Shiva NatarajTo understand the concept of Nataraja we have to understand the idea of dance itself. Like yoga, dance induces trance, ecstasy and the experience of the divine. In India consequently, dance has flourished side by side with the terrific austerities of the meditation grove (fasting, absolute introversion etc.). Shiva, therefore, the arch-yogi of the gods, is necessarily also the master of the dance.

Shiva Nataraja was first represented thus in a beautiful series of South Indian bronzes dating from the tenth and twelfth centuries A.D. In these images, Nataraja dances with his right foot supported by a crouching figure and his left foot elegantly raised. A cobra uncoils from his lower right forearm, and the crescent moon and a skull are on his crest. He dances within an arch of flames. This dance is called the Dance of Bliss (anandatandava).

These iconographic details of Nataraja are to be read, according to the Hindu tradition, in terms of a complex pictorial allegory. The most common figures depict a four-armed Shiva. These multiple arms represent the four cardinal directions. Each hand either holds an object or makes a specific mudra (gesture).

The upper right hand holds a hour-glass drum which is a symbol of creation. It is beating the pulse of the universe. The drum also provides the music that accompanies Shiva’s dance. It represents sound as the first element in an unfolding universe, for sound is the first and most pervasive of the elements. The story goes that when Shiva granted the boon of wisdom to the ignorant Panini (the great Sanskrit grammarian), the sound of the drum encapsulated the whole of Sanskrit grammar. The first verse of Panini’s grammar is in fact called Shiva sutra.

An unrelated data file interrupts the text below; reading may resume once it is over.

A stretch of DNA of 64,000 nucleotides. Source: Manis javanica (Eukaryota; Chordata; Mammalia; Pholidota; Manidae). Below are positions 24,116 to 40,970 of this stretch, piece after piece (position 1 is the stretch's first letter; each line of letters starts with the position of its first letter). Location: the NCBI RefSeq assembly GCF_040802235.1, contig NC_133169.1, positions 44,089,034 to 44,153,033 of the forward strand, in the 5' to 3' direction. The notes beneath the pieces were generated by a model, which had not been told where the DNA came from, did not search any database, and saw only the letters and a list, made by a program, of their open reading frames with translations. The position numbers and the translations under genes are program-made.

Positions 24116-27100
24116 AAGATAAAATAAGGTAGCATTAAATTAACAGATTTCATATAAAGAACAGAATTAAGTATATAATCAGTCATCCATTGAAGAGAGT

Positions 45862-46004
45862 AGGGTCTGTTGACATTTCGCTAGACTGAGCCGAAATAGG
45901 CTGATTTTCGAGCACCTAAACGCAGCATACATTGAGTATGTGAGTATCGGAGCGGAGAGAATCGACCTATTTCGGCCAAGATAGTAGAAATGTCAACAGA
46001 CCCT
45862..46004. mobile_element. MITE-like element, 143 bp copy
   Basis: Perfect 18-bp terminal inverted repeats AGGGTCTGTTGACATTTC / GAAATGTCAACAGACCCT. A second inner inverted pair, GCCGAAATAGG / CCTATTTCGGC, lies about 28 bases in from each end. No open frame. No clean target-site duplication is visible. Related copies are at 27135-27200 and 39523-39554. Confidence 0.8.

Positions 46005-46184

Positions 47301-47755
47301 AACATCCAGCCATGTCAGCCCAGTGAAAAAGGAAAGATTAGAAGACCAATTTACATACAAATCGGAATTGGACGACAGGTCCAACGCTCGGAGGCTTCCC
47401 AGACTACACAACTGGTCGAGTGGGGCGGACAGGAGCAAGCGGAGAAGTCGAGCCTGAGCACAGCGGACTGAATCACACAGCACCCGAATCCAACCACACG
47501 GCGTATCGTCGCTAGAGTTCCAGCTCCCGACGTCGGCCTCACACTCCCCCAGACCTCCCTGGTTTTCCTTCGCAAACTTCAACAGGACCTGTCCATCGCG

The hour-glass drum also represents the male and female vital principles; two triangles penetrate each other to form a hexagon. When they part, the universe also dissolves.

Shiva NatarajThe opposite hand, the upper left, bears on its palm a tongue of flames. Fire is the element of destruction of the world. According to Hindu mythology at the end of the world, it will be fire that will be the instrument of annihilation. Thus in the balance of these two hands is illustrated a counterpoise of creation and destruction. Sound against flames, ceaselessness of production against an insatiate appetite of extermination.

The second right hand is held in the abhaya (literally "without fear") pose and so a gesture of protection, as an open palm is most likely to be interpreted. It depicts the god as a protector.

The left leg is raised towards the right leg and reaches across it; the lower left hand is stretched across the body and points to the upraised left foot which represents release from the cycle of birth and death. Interestingly, the hand pointing to the uplifted foot is held in a pose imitative of the outstretched trunk of an elephant. In Sanskrit this is known as the ’gaja-hasta-mudra’ (the posture of the elephant trunk), and is symbolic of Ganesha, Shiva’s son, the Remover of obstacles.

Shiva dances on the body of a dwarf apasmara-purusha (the man of forgetfulness) who embodies indifference, ignorance and laziness. Creation, indeed all creative energy is possible only when the weight of inertia (the tamasic darkness of the universe) is overcome and suppressed. The Nataraja image thus addresses each individual to overcome complacency and get his or her own act together.

The ring of fire and light, which circumscribes the entire image, identifies the field of the dance with the entire universe. The lotus pedestal on which the image rests locates this universe in the heart or consciousness of each person.

The Nataraja image is also eloquent of the paradox of Eternity and Time. It shows us that the reposeful ocean and the racing stream are not finally distinct. This wonderful lesson can be read in the significant contrast of the incessant, triumphant motion of the swaying limbs to the balance of the and the immobility of the mask-like countenance. Shiva is Kala, meaning time, but he is also Maha Kala, meaning “Great Time” or eternity. As Nataraja, King of dancers, his gestures, wild and full of grace, precipitate the cosmic illusion; his flying arms and legs and the swaying of his torso produce the continuous creation-destruction of the universe, death exactly balancing birth. The choreography is the whirligig of time. History and its ruins, the explosion of suns, are flashes from the tireless swinging sequence of the gestures. In the beautiful cast metal figurines, not merely a single phase or movement, but the entirety of this cosmic dance is miraculously rendered. The cyclic rhythm, flowing on and on in the unstayable, irreversible round of the Mahayugas, or Great Eons, is marked by the beating and stamping of the Master’s heels. But the face remains, meanwhile in sovereign calm.